On a friend's recommendation, I took the novel The Seven Perfumes of Sacrifice by Amy Logan with me to Costa Rica this summer. Casual beach reading it was not. More like a gripping John Grisham murder mystery page-turner meets Sophie's World history lesson, all while delivering an Oprah-style "power to womenkind" inspirational message.
The novel tells the story of a young woman who lives among the traditional Druze people of Israel until she is slayed in an honor killing, and the American reporter who investigates her murder. Cultures that permit honor killings condone the murder of mostly girls and women who have "violated" a family's honor for reasons such as interacting with men in a manner they deem inappropriate, or even being the victims of rape.
I was shocked to learn from The Seven Perfumes of Sacrifice that honor killings still exist in many parts of the world. In fact, over 5,000 such murders occur annually, according to the UN -- and that number only includes the few honor killings that officials ever find out about. Eight-hundred million women and girls live under the threat of honor killing, terrified that if they make one wrong move, or are unfortunate to be sexually abused, they will be murdered.
Amy Logan first became interested in the subject of her book in the mid-'90s, when she traveled to Israel with a group of journalists. On an afternoon visit to a Druze village, one of her chaperones informed her that the people there still practiced honor killings.
In that moment, Amy was overwhelmed by "this strange feeling that it was incredibly important" for her to explore the issue further. She did not feel she should hate the Druze for their tradition or put them in "The Other Box." She just wanted to understand better where and why the tradition existed -- and how it might be put to an end. Her pull to the topic was undeniably related to her own life experience.
"I had survived a sexual assault at age 21," Amy explained.
"At the time I learned of honor killing, I was being physically and verbally abused by my partner and trying to figure out how to leave him. My empathy for these Druze women made one thing crystal clear: As an American woman, however inconvenient or embarrassing it was, I could leave the violent relationship I was in. Most of the women and girls living under the threat of honor killing aren't so fortunate. It's the air they breathe. They are not free. Escaping is rarely an option."
When she returned from that trip to Israel, Amy left her abuser, moved 3000 miles away, and started over. She then began researching honor killing "like my life depended on it."
Ten years and a Ph.D. dissertation's worth of research later, Amy published The Seven Perfumes of Sacrifice. She said of her obsessive dedication to the book:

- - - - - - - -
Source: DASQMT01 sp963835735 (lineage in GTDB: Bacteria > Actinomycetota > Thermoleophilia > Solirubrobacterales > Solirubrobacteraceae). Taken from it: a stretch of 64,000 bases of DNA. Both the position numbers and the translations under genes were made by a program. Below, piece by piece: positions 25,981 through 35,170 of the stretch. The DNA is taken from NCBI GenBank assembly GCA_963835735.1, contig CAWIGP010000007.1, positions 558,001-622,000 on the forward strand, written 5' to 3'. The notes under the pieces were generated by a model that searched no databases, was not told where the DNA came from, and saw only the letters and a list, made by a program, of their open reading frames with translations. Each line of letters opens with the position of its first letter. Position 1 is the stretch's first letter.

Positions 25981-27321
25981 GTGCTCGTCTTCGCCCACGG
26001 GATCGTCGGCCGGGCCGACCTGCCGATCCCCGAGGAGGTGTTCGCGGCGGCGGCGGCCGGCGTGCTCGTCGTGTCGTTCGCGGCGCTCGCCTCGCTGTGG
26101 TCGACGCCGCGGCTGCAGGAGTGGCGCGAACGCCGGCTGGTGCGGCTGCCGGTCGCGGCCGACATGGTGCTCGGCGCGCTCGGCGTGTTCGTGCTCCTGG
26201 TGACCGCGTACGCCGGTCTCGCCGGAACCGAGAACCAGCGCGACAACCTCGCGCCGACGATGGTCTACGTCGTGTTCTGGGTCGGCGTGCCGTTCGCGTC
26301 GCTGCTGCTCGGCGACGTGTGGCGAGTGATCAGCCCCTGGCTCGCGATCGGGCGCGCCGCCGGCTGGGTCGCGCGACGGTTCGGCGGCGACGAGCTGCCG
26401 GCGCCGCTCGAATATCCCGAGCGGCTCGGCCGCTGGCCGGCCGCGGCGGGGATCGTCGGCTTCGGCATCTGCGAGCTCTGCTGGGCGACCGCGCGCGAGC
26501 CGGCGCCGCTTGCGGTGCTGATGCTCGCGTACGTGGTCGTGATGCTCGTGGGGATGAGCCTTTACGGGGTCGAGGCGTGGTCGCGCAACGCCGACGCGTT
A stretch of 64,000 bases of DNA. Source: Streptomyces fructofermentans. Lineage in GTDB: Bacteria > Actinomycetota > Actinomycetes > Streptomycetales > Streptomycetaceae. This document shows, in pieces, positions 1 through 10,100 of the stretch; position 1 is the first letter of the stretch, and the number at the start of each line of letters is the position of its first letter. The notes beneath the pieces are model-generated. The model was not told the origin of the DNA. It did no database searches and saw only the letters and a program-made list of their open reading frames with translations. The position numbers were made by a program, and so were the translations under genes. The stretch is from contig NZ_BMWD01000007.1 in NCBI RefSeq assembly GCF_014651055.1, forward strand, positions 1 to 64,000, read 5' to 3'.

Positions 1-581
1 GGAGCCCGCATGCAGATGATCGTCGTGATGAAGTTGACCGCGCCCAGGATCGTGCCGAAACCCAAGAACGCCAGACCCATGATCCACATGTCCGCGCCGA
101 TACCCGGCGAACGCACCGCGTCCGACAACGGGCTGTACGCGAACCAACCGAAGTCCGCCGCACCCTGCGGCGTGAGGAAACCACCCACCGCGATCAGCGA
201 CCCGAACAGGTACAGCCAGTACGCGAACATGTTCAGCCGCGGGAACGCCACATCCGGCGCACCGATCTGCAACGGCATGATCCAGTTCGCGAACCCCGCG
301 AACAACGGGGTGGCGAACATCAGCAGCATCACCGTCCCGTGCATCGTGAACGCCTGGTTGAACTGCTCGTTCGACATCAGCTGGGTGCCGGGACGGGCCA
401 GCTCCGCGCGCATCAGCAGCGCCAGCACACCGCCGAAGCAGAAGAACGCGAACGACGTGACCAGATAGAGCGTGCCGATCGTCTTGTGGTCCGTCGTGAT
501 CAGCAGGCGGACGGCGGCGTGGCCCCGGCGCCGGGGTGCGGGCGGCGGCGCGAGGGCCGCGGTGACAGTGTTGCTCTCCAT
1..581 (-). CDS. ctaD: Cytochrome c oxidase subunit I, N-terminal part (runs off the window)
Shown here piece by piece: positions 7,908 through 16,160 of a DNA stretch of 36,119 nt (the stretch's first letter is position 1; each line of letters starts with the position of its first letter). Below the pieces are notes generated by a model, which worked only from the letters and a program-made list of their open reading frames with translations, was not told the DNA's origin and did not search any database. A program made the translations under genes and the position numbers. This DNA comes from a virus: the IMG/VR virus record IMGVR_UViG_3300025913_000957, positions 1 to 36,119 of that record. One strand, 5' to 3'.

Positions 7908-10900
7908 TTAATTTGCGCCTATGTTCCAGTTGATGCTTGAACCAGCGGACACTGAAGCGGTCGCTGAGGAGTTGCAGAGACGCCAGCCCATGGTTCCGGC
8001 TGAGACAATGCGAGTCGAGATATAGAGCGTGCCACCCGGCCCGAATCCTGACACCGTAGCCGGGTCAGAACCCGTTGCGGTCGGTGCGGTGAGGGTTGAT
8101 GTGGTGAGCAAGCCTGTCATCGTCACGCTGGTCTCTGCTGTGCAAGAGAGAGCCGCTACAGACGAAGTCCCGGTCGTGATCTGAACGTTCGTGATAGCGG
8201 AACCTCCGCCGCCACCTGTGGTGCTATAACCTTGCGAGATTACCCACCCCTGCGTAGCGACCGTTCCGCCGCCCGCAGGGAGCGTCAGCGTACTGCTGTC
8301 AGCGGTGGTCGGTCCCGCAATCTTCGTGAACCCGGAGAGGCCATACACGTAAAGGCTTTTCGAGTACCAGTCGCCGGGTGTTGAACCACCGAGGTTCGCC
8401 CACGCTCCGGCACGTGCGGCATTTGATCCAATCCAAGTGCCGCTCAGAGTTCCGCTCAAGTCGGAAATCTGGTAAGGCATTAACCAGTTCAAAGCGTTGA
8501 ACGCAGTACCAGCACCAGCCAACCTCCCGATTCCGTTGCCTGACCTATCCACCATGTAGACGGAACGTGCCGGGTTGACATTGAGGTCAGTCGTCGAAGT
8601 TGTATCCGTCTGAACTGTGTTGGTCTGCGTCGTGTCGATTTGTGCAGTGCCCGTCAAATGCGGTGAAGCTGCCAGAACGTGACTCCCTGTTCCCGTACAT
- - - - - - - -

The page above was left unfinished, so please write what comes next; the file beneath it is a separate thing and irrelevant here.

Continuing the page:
"I felt that somehow if I looked deeply enough into the lives of the Druze -- their history, their beliefs, their stories -- I might unravel how honor killing became normalized in many cultures. Clearly, something went very wrong at some point. By deconstructing honor killing, I hoped it would open a doorway to eradicating it."
I asked Amy what she found most surprising in her research into honor killing. She said perhaps the single most shocking thing was how little research existed. Then, when she began calling NGOs, scholars and social workers in the honor-killing countries and asking about it, she repeatedly got shut down.
"I thought, wow!" Amy exclaimed.
"How amazing is it, in this day and age, that to stand up against violence towards women and girls is still considered a subversive act in a large part of the world! That's exactly why this practice has gone unabated for centuries; it is taboo to discuss. I knew that honor killing would continue because of this conspiracy of silence unless somebody really spoke up about it."
That person, Amy realized, was her.
Here's where Amy's research, and the book, takes a really interesting turn. She discovered that in approximately 130,000 years of human civilization, only the last 5-7,000 years have been dominated by patriarchal religions. Archaeological evidence reveals that at all other times, Mother Goddess worship was the primary religion almost everywhere across the globe. Women enjoyed power, protection, safety and rights enviable nowadays: matrilineal descent of name and property, rights to the throne, and leadership of their religions.
When patriarchy began to take over around 5000 BCE, it took approximately 5,000 years of violent aggression and bloody battles to oust the Goddess. Amy said:
"I believe it was in this time of transition from Goddess worship to God worship that honor killing was born, because it was during this time that women first became property of men. Every time they butcher a woman for honor now, they are unconsciously ritually reenacting the destruction of the divine feminine... This is my theory, anyway."
When I asked Amy what effect the research and writing of The Seven Perfumes of Sacrifice had on her as a woman, she replied:
"It inspired a paradigm shift for me both spiritually and intellectually, and helped heal my own wounds as a survivor of male-on-female violence. To know that for most of human history, women have been held in the highest esteem is an incredible feeling. Our ancestors were queens who ruled nations, high priestesses who presided over the most sacred ceremonies, scholars, inventors, entrepreneurs, and mothers who were revered for that role."
As for how you can help to end the tradition of honor killing and all violence against women, Amy and I offer these suggestions:
- Encourage all victims of violence and abuse to get to safety, then speak out and hold their abusers accountable. Silence protects the perpetrators and allows abuse to continue.